Hydralazine is a direct arterial vasodilator and is used for the treatment of hypertension and heart failure.

Higher doses of hydralazine can cause drug-induced systemic lupus erythematosus diagnosed by measuring anti-histone antibodies.

The combination of a direct arterial vasodilator (hydralazine) and a long acting nitrate (isosorbide mononitrate or isosorbide dinitrate) is recommended in patients who are not able to tolerate an ACE inhibitor and angiotensin receptor blocker (class IIa, level of evidence B). The most common reasons that a person would not be able to tolerate these medications would be renal insufficiency, hypotension or angioedema.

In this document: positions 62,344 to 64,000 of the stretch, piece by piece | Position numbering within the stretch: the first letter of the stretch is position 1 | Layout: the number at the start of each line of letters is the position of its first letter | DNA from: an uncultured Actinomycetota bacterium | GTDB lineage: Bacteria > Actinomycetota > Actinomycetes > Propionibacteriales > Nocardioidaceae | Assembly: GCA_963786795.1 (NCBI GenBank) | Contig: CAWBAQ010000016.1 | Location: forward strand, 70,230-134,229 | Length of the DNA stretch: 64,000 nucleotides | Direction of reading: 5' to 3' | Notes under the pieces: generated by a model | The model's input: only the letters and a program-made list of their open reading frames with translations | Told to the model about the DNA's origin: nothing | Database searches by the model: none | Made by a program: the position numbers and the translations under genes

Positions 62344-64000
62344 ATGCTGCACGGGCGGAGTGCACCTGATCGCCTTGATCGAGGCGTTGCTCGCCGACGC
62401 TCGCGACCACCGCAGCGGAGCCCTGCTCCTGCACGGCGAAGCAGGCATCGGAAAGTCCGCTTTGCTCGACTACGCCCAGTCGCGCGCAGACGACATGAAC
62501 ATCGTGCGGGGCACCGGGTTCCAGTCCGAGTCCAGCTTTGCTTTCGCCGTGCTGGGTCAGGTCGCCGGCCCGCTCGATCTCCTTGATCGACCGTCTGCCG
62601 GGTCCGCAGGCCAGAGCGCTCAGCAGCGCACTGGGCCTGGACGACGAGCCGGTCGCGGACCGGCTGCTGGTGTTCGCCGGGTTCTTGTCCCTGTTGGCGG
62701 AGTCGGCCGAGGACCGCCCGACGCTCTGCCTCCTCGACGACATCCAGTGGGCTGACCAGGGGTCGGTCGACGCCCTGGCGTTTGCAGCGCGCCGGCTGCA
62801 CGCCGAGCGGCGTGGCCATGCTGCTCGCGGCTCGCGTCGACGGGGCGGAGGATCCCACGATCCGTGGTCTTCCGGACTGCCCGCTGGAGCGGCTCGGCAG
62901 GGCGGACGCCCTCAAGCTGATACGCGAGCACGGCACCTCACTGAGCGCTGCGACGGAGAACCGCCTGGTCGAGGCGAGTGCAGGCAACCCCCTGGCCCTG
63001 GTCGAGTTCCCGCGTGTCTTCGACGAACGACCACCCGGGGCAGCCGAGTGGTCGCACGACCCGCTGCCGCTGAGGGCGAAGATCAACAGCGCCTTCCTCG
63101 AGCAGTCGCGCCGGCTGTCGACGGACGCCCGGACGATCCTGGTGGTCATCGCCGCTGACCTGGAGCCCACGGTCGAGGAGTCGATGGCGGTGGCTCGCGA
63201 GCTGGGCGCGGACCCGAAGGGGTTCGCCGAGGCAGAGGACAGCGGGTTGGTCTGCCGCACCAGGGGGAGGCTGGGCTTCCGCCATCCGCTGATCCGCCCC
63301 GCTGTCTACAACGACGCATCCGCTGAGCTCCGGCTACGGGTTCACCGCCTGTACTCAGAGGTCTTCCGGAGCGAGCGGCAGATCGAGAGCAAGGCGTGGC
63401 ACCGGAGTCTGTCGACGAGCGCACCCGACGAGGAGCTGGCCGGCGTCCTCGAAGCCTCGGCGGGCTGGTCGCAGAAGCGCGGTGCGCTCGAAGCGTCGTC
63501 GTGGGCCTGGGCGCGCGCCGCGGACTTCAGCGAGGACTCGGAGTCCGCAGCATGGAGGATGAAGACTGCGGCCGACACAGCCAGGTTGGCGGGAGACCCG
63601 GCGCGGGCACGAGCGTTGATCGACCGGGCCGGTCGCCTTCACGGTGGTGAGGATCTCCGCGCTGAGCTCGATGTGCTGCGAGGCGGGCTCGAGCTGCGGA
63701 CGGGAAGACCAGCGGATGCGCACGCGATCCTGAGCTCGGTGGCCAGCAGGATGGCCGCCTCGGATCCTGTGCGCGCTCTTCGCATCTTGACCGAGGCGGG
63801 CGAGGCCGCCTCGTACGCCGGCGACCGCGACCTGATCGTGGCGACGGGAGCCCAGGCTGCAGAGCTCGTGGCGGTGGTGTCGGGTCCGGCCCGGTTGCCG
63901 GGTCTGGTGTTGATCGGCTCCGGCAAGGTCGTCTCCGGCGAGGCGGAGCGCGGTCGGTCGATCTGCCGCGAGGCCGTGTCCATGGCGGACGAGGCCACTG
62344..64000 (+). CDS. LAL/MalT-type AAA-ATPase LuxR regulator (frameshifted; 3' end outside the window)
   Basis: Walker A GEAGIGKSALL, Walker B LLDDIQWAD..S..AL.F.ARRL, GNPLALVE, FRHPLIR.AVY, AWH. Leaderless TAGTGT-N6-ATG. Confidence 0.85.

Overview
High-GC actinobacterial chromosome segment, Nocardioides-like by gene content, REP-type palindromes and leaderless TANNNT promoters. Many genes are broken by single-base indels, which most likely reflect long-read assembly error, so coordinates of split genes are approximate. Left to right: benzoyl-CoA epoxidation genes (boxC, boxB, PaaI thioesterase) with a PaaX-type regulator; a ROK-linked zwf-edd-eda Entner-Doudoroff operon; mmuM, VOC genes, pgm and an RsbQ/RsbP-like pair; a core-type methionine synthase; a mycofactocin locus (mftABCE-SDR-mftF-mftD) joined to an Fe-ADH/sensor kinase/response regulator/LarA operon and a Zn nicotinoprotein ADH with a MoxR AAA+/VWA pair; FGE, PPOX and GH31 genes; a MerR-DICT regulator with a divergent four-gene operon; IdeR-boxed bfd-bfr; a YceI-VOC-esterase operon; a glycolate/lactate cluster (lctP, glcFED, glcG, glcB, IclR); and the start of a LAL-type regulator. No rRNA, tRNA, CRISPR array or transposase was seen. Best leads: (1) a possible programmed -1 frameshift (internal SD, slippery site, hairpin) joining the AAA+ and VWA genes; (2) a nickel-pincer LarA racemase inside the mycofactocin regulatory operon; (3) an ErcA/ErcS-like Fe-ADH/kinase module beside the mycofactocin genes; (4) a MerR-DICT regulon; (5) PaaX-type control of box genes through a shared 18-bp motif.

The hemodynamic effects of using the combination of hydralazine and nitrates are similar to using an ACE inhibitor or angiotensin receptor blocker (ARB). ACE inhibitors/ARBs reduce afterload by blocking angiotensin II (which is vasoconstrictor) and reduce preload by blocking aldosterone (which normally promotes sodium and water retention). Hydralazine reduces afterload by directly dilating the arteries and long acting nitrates reduce preload by their vasodilator effects. The major difference between using an ACE inhibitor/ARB versus a combination of hydralazine/nitrates is the former blocks the neurohormonal mechanism that is overactive in heart failure patients that leads to negative myocardial remodeling and the latter does not.